Posted by: Marie | June 16, 2009

(88) Sharing my story

Post #88
[Private journal entry written on Thursday, January 8, 2009]

In mid-November (2008), I decided that I wanted to share my story with others – other survivors, friends and family of survivors, maybe even therapists who wanted to learn how to be more effective when dealing with someone like me. The thought of sharing my story to a larger audience was daunting, but I was compelled to do something positive with my experience. I realized this was something I could affect for the better. I could help break the silence.

Backyard by Martin Chen

Backyard by Martin Chen

In early-December, I compiled the journal entries I had written to-date and handed out copies to three co-workers. I asked them to provide feedback about their readability and value. As soon as I handed out those copies, I went home and crawled into bed. I stayed in bed for 24 hours because I felt too naked and vulnerable to come out from under the covers. It was tougher than I had anticipated to hand over my story to people I didn’t really know that well. However, the act of handing over the story to them put another huge crack in shame’s grip on me.

A couple days later, I was telling my accountability group about sharing my story with my co-workers. One of the ladies in the group asked if sharing my story might cause someone to assume I was a sexual predator because of my history with violent porn – which could cause me to lose my new job working with kids. This was a possibility I had never even considered.

It immediately sent me into a panic – I knew I was not a predator; my therapist had taken steps to confirm I was not a predator; but my co-workers might not know that. I didn’t sleep much that night as I tried to figure out how to politely ask my co-workers to give me back the draft and forget what they had read so far.

In the light of day, I decided to not ask for the drafts back – I decided that my story needed to be told and I was willing to risk my new job to get it told. I decided that, if a co-worker did report his or her suspicions to my boss, I would just deal with it at that time. I had done nothing wrong and I had nothing to hide.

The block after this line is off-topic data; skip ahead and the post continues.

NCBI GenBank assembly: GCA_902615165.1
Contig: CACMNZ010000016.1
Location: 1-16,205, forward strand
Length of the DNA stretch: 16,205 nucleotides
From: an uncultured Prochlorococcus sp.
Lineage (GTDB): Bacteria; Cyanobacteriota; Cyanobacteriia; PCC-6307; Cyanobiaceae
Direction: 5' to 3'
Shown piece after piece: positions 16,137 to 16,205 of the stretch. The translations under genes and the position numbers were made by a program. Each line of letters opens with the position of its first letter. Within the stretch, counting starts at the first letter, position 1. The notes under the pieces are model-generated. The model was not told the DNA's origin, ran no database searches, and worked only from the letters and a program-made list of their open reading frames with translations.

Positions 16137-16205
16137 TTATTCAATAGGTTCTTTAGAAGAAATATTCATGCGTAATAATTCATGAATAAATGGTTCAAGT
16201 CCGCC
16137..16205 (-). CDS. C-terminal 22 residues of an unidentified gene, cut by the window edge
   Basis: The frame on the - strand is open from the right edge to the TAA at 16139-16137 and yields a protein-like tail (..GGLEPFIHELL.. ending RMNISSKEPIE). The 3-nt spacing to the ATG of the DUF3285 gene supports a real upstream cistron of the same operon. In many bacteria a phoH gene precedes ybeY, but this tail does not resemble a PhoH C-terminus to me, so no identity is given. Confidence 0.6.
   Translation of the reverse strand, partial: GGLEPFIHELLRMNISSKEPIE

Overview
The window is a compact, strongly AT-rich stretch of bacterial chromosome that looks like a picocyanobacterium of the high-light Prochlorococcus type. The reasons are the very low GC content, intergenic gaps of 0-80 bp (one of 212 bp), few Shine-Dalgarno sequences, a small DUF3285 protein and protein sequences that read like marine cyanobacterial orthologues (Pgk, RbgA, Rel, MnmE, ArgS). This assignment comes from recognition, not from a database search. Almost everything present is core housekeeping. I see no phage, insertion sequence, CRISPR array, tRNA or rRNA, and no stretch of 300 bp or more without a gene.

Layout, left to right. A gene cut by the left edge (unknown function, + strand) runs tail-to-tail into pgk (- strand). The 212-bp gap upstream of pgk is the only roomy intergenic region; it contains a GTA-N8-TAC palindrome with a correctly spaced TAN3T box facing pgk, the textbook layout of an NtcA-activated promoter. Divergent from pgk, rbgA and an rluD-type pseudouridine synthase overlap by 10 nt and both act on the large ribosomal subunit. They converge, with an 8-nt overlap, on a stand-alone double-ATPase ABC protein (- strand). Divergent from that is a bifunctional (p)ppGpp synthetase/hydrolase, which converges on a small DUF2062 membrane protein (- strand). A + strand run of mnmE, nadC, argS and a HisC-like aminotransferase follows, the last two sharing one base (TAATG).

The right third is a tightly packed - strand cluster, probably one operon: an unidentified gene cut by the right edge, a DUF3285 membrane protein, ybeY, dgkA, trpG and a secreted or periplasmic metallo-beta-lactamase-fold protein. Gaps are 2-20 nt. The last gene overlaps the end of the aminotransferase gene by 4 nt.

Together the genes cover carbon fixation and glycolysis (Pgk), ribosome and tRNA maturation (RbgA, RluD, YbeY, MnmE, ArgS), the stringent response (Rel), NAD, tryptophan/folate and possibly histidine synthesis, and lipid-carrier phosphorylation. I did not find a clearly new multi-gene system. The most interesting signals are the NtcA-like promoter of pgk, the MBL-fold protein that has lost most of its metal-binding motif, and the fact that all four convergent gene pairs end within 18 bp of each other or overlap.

This week, two of the co-workers told me they were having trouble finding time to read the draft. The third co-worker said he had read about a third of the book but then couldn’t handle the content. He apologized and handed the draft back to me with no comment. This reminded me of the weight of the content of my story – while I am becoming immune to the dramatic effect, my story will be shocking to most people reading it for the first time.

In the last month, I have talked to a number of people about publishing my story (my journal entries) as a .pdf file that could be distributed easily in electronic format. I figured that, with no publishing costs, it could benefit a large number of people. I contacted a significant number of mental health professionals — no one was interested in making it available to their clients. No online journals wanted it on their websites. I could find no takers.

So, I have decided to take matters into my own hands — I have decided to start a blog. I really have no idea how to do that, but I believe I can figure it out. My new blog is called “Coming Out of the Trees”.

I have decided to not use real names in most cases. I struggled greatly with that choice. Hiding behind substitute names goes against my intention of removing the secrecy that permeates sexual abuse. However, there are serious consequences for using real names – not just for me, but for others as well. I decided it was better to tell my story this way than to not tell it at all – it is the best I can do right now.

As I prepare to launch this blog, I can feel myself continuing to separate from my history. Sometimes I imagine seeing my history disappear over the horizon – I wave good-bye to it.

I will never forget – however, by putting my history into a written format and setting it free to go wherever it goes, it now takes on a life of its own, separate from mine.

Quotes 003


Responses

  1. It’s waaayy bad that no one wanted to read it or wanted a copy of the pdf. I think it’s because it so difficult to know about. On the most important flip side, people need to know and not stick their heads in the sand. They trick themselves into believing this kind of thing doesn’t happen or won’t happen to them and they won’t have to deal with it.

    So sorry. It is a story that needs to be told. As bloggers, we are all working towards making others aware, it’s all we can do right now for the time/place we live in right now.

    • Hi, Ivory –

      It probably was more an issue of packaging and/or marketing . . . I wasn’t very solid on how it was going to look and how it could be used . . . but, yes, I agree, we all can do our part to make others aware of what happens and what can be done about it.

      That is why I appreciate all of the writing you do!
      – Marie

  2. Personally I think this would be great as a book. There is a lot of information here. I have learned much.

    I haven’t found shock just relief.

  3. Thank you, lostinamaze –

    I’m glad it worked out the way it did . . the blog is much more healing than just blindly distributing a book would have been. The interaction with the readers (like you) is so valuable to me.

    – Marie


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